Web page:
Appellate judges tend to look down on colleagues who take too long to produce written judgments as well as "prima donnas" who write too many separate but concurring reasons in majority decisions.
The authors found that while most judges spend a great deal of time preparing for each appeal, they cannot hope to read all the written material in advance.
The role of judges changed dramatically in 1982, when the Charter of Rights and Freedoms thrust on them the job of measuring laws against the fundamental rights laid out in the Charter.
In the years since, judges have frequently been called upon to weigh the legitimacy of laws that govern everything from abortion to gay rights, enforced retirement and the artistic merits of lap-dancing.
The authors of Final Appeal conclude that since the arrival of the Charter, Canadian judges have moved from near-universal resistance to the idea of being lawmakers to an almost total acceptance of it as an integral responsibility.
The following excerpts are from Final Appeal, Decision-making in Canadian Courts of Appeal:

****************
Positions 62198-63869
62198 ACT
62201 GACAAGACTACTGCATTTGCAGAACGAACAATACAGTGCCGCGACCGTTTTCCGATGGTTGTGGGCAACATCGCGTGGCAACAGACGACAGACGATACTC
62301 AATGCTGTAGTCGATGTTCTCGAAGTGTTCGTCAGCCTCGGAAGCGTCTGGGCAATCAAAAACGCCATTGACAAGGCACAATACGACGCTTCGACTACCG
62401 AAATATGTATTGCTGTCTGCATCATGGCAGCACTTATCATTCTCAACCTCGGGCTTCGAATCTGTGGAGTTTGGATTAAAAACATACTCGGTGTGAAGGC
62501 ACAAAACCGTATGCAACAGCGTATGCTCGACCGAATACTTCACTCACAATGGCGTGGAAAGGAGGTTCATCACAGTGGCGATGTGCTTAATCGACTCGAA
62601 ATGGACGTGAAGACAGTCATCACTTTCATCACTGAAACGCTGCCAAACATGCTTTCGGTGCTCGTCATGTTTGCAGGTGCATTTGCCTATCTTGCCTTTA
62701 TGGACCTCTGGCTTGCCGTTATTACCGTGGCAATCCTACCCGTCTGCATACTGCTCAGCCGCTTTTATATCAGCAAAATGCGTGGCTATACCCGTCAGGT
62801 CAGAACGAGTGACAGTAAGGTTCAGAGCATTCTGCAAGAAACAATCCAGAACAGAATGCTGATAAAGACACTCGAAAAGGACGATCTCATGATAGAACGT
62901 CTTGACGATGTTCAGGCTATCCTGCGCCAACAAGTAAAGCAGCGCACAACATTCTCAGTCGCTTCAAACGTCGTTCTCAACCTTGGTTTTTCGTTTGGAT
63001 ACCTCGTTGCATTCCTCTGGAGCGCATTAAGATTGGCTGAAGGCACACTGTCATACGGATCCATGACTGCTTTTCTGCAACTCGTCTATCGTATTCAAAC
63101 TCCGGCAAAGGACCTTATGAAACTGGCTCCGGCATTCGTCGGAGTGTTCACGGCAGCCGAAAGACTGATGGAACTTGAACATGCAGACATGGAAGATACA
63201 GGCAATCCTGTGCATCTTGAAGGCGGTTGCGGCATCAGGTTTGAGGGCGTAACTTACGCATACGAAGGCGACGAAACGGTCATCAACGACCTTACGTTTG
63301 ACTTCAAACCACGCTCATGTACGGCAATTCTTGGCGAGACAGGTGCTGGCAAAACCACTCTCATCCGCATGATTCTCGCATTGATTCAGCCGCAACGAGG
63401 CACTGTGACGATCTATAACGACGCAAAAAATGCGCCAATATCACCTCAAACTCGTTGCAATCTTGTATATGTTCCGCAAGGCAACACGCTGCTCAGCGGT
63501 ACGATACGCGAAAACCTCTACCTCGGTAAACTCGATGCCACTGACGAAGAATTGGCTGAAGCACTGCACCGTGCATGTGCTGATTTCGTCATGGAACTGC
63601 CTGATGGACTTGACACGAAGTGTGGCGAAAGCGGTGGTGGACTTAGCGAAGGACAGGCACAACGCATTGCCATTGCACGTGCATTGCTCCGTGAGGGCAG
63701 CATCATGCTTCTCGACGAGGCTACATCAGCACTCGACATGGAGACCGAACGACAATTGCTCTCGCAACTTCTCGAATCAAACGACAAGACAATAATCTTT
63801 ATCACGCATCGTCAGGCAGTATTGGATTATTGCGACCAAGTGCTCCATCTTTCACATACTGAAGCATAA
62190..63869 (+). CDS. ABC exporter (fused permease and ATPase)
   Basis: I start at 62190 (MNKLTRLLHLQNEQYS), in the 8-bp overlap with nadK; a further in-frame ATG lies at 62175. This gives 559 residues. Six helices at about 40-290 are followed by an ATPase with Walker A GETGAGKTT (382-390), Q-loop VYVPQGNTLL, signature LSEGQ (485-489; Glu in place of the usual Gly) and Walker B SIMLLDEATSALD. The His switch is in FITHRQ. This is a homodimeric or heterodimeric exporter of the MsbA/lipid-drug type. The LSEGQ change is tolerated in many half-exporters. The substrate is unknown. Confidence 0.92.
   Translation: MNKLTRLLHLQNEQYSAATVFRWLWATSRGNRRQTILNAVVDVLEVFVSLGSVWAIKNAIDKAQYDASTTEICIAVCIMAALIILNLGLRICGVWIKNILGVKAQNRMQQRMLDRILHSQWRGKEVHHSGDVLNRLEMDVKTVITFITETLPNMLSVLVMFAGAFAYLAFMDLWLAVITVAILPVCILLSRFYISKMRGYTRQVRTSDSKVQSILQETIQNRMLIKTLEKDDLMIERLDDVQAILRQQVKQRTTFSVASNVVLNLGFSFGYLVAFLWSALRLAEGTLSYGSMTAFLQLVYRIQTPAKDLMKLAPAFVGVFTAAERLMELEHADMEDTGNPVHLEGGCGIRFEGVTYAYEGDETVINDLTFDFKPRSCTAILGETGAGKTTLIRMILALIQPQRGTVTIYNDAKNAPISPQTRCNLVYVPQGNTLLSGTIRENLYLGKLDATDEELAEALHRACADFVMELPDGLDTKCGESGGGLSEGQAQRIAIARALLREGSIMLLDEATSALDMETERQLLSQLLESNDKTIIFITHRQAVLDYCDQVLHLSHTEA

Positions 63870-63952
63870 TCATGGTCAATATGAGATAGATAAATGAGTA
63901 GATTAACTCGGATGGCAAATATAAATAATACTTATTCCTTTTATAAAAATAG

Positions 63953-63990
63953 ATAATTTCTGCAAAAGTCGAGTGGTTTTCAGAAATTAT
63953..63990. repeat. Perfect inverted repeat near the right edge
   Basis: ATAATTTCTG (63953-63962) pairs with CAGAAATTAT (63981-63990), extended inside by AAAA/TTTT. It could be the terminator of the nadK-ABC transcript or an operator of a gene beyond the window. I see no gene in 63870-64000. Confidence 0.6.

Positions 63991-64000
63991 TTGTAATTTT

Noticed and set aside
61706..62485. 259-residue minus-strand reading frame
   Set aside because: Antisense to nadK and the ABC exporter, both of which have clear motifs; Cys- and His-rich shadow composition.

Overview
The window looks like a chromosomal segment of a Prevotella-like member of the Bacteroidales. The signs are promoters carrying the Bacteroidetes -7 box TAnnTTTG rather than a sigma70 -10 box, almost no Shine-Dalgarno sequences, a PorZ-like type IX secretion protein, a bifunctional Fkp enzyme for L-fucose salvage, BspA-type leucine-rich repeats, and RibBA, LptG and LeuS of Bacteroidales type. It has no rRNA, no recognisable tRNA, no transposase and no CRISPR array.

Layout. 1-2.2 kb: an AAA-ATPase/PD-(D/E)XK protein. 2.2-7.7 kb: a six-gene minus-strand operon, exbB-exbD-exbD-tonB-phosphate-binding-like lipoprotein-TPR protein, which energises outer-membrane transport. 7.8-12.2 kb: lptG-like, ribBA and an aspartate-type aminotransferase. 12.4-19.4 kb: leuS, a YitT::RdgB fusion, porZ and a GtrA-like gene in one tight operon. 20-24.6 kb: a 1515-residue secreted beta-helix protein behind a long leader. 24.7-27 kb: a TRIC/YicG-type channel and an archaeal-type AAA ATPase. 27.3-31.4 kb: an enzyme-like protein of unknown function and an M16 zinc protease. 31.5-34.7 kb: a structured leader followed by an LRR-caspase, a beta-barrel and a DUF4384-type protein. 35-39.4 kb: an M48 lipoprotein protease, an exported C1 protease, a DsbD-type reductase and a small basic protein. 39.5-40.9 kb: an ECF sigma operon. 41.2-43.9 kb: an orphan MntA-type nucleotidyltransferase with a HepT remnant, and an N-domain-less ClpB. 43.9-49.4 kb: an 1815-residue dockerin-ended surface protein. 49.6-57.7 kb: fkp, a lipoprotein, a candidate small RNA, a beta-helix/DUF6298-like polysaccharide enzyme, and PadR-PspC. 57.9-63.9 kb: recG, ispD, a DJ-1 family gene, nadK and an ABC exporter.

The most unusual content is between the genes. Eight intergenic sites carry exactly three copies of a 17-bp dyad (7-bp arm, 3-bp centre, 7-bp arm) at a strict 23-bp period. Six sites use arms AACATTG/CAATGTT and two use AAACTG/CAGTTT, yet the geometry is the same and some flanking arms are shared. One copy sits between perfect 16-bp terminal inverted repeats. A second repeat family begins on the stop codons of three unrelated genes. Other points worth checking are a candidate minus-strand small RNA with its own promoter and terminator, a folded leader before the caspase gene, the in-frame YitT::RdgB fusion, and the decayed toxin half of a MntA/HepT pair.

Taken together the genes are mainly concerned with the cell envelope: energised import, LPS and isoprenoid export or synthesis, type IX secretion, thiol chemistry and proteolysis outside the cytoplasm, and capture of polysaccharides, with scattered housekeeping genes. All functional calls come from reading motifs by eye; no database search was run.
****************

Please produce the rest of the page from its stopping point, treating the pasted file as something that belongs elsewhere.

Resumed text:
"We asked the judges if the judges on their court could be divided into philosophical groups. A third said yes (a small-l liberal versus small-c conservative split was often mentioned), and only two judges said no. However, half said that they can't be neatly classified because the philosophical issue changes for each case. A judge might be a 'liberal' on human rights issues, and at the same time might be a 'conservative' on criminal law matters. The key point is that personal values do make a difference."
"It was most certainly the case prior to the charter that nearly all Canadian judges resisted a lawmaking role for the courts. . . . They espoused the legal positivist school of thought that good judges merely interpret the law. It is striking how quickly and completely this traditional view has faded: all but two appellate court judges now admit to having at least some lawmaking role. However half were clearly uncomfortable with this newly visible role. . . ."